Of course I rewrote it eventually (after convincing PM that I need time for this supposedly long done feature again), but then I had to deal with the extra problem of customers who had local customer specific modifications of the file (because that was the workaround our support staff came up with as a way to deal with the outdatedness).

Thankfully, a problem I did not habe was binary data in git. The commits were ugly but at least still got ok diffs (once we sorted the JSON file properly). But you mentioned SQLite, which is not a good match for git. Of course one can work around it by merging the raw SQL, but still, yet another pitfall.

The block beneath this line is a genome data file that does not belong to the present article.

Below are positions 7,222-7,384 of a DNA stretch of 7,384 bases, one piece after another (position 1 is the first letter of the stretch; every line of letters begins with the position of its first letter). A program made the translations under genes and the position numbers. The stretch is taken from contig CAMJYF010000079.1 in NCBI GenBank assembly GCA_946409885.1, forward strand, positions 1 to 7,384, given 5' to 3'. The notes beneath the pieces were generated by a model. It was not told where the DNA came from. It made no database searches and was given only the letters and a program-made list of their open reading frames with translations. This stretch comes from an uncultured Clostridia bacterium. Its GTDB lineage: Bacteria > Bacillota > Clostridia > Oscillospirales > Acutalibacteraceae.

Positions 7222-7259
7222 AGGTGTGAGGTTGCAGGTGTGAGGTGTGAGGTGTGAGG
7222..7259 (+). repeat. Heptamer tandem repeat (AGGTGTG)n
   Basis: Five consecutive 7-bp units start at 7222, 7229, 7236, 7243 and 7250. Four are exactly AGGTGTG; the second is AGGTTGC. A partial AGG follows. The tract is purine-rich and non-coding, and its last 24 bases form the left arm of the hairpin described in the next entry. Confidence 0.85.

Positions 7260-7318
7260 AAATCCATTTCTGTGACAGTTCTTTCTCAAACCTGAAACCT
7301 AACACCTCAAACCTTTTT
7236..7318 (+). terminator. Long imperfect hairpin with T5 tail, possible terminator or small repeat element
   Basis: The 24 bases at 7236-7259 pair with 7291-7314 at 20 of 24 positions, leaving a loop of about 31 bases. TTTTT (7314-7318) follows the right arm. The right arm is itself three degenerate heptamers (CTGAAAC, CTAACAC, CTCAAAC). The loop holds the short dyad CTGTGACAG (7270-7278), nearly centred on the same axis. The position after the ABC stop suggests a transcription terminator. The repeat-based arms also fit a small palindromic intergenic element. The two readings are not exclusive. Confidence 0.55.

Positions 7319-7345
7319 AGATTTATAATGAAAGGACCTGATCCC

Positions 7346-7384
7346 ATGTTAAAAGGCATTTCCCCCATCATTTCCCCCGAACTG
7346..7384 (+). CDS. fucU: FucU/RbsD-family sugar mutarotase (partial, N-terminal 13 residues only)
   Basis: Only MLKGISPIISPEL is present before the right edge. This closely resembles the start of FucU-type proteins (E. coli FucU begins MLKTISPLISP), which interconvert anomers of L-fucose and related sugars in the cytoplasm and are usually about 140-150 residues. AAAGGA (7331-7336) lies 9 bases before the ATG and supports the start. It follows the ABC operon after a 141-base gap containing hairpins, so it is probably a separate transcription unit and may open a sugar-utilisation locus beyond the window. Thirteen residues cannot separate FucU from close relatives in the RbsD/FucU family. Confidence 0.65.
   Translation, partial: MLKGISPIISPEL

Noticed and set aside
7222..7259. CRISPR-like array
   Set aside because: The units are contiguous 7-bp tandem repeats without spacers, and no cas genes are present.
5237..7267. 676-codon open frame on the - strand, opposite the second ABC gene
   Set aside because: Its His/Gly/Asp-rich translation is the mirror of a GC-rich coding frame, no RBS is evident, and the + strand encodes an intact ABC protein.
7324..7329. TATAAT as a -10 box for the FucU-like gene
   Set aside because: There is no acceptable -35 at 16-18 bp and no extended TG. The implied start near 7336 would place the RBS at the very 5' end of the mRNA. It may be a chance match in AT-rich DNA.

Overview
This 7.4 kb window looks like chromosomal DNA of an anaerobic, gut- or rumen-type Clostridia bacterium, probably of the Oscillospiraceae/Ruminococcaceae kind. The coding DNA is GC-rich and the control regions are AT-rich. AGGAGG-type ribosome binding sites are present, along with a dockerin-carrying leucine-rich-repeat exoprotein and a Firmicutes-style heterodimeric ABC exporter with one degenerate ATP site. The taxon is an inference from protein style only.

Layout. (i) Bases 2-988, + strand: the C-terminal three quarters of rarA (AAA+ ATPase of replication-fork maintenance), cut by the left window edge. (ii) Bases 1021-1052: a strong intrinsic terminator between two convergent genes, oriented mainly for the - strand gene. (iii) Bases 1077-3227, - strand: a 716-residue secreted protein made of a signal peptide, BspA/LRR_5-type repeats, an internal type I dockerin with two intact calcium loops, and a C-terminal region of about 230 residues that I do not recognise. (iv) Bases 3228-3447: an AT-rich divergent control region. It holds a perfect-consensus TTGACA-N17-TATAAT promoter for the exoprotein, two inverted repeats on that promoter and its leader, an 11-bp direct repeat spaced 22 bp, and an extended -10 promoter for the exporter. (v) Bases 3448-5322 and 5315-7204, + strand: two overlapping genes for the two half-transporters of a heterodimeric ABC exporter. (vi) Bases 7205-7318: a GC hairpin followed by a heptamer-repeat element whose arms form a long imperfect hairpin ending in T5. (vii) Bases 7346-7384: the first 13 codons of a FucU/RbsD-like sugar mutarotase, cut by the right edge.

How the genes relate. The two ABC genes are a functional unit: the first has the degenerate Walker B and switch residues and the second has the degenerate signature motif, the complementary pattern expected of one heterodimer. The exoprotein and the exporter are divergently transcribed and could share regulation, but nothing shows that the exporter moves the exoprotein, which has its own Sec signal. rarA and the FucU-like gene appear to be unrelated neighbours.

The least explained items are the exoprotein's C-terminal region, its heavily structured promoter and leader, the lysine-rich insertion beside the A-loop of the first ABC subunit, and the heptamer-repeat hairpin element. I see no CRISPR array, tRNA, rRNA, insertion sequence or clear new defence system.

Files/dumps as an API is vastly underrated.

For this use case that works well but a big part of that learning is the data is fairly static and likely doesn’t update often

Thanks! As soon as I find the time I will use it in my useless project, https://caolendario.pt, a pun on the Portuguese word cão (dog) + calendário (calendar).

Photos are taken from https://dog.ceo/dog-api/, a similar project.

More FE-relevant, but also relevant: https://placekitten.com/

> I lost ownership of the Slack application due to Slack's policy. I tried to regain ownership of my own application but it was not possible.

Would love to hear more about this.

Long story short: I built the app under my ex-employer Slack, and apps are tied to organizations. When I was removed from the organization, I lost access to the app. Couldn't recover it, I've been trying for years.

I thought Slack was just a way to share screen Is it a platform for apps ?

Slack is like IRC and Slack apps are bots.

Slack primarily is a group chat, but it has support for integrations they call 'Apps'.

Nice. I love silly things like this.